We have a very small exhibit space right now, which is another reason to have a building: to be able to start showing off the collection more. But our exhibit is going to be changing. The first exhibit we opened when the Palladium itself opened in January was just a generalized exhibit of what is the Great American Songbook.
We’ll be changing that exhibit about every six months or so and to that end, because we were thinking about what we had in our collection that we could really showcase into a story about cultural impact. And we have the wonderful Andrews Sisters collection from Bob Boyer in our collection. It seemed to make sense to maybe do a WWII exhibit. So many people remember their grandparents listening to that music.
As the idea was developing, I sent to get permission for a photograph to be published in On Patrol magazine; it’s a USO magazine that goes to all troops. And they had just sent me a copy of it with the picture and a little note thanking me for helping them out. I thought why not, I mean you can’t talk about this music and WWII without talking about the USO, so why not do a joint event benefiting the USO and the Feinstein Foundation and highlight the USO in the event, or the exhibit?
Then that thought led to, “Wait a minute, I’ve met Linda Hope, Bob Hope’s daughter, several times through Michael and Terrence. She’s a friend of theirs. I wonder if she’d come and cut the ribbon.” And sure enough, she agreed to do that. So you know how ideas progress and you build, and so we’re going to recreate a USO camp.
So what’s next after that?
Well, we’re gearing up for the vocal competition. You know, we took a hiatus this summer. We’re expanding it next summer. As you may remember, we just stayed in the Midwest last year, seven states, and now we’re going to be adding Southern California, Arizona, Nevada, and New York, which is a big deal. The major difference is that we’re going to select kids through a regional pre-competition. We wanted to touch more kids than just the 10 that were selected to come here. And so what we’re going to do is work with our partners in these regions and put on a mini academy for 10 kids – coaching and so forth. Then we’ll select two kids from each of those regions to come to the final three days here.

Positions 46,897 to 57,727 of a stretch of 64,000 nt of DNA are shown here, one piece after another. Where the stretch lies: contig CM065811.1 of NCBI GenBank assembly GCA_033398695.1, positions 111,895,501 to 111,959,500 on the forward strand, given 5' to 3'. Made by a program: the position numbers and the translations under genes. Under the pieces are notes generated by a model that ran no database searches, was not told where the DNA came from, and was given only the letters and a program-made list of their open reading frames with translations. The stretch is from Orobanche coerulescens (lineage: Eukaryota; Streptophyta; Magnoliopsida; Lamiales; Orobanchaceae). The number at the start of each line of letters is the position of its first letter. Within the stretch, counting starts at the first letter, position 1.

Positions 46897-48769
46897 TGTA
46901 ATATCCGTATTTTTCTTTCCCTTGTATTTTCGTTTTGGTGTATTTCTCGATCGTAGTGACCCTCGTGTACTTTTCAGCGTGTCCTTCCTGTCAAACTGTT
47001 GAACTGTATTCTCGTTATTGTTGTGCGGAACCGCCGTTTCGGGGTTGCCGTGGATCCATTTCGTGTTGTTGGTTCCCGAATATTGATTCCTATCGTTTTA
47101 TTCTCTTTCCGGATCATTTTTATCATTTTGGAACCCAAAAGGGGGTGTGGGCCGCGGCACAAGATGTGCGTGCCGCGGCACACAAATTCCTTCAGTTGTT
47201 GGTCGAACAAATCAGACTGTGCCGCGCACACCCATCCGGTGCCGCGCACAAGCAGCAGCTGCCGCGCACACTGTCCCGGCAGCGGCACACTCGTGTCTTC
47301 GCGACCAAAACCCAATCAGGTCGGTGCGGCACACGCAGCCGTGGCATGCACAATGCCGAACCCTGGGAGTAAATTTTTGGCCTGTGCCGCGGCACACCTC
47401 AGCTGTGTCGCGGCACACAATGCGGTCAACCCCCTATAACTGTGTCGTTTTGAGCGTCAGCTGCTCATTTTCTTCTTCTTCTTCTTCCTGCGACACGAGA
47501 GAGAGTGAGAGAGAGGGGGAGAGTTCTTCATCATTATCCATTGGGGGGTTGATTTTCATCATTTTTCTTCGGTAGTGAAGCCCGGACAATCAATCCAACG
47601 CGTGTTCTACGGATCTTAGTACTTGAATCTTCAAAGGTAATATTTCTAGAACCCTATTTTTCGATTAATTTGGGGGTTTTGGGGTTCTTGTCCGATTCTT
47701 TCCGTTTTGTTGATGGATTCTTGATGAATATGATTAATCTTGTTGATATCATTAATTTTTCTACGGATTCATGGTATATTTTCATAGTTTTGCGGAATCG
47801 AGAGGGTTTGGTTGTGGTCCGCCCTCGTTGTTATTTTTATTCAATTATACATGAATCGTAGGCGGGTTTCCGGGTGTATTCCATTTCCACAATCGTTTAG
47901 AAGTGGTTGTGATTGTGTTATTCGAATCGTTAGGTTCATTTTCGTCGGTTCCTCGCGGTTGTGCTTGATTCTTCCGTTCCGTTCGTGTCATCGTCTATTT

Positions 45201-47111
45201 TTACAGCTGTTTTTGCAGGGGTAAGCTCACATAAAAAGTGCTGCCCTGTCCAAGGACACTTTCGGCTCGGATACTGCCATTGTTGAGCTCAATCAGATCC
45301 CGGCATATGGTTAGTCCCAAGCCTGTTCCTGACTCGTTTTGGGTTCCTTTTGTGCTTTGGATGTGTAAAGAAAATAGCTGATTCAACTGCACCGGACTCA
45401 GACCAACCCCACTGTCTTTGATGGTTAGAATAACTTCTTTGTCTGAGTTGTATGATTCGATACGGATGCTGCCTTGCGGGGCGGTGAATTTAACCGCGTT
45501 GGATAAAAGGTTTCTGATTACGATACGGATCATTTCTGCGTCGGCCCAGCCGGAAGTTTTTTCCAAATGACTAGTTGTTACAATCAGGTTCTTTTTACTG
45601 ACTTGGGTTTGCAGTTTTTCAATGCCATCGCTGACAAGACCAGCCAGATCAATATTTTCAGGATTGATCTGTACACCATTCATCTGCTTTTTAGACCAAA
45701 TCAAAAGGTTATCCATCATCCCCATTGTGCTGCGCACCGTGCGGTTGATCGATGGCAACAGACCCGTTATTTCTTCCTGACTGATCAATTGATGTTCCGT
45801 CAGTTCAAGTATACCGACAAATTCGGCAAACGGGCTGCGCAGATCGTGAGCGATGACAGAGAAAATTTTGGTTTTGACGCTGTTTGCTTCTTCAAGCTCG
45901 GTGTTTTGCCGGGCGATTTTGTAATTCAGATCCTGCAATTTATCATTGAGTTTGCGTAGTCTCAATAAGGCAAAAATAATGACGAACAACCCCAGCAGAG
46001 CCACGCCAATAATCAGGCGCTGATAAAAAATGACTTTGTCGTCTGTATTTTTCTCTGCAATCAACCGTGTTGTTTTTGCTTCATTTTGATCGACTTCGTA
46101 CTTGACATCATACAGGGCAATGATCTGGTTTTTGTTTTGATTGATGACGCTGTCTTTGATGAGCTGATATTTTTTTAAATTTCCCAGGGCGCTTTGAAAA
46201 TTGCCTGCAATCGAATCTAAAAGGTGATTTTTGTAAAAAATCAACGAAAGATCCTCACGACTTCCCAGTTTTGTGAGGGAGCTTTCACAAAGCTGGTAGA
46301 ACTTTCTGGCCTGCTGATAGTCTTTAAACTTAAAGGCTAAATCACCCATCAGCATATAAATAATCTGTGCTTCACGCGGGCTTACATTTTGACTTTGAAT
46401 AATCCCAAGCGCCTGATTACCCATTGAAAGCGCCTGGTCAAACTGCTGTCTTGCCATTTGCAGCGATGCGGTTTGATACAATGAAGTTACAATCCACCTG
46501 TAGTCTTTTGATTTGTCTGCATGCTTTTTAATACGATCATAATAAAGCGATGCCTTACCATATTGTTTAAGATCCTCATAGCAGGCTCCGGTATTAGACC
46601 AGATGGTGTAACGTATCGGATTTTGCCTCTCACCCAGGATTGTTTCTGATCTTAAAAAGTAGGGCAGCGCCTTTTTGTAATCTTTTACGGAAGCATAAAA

Where will the competition take place?
The competition itself will be here. The final competition will be here, probably in the Tarkington, the 500-seat. We’re just starting our talk. We’d like to affiliate with the University of Indianapolis. Last year they were fantastic. We’re hoping that our timing works out with their timing this year for the kids to utilize the rehearsal rooms and the dorms and all that, because we don’t have that available up here.
All of this is important to your mission obviously, the educational program. Would you say it’s as important as the collection, that promoting the music to a new generation?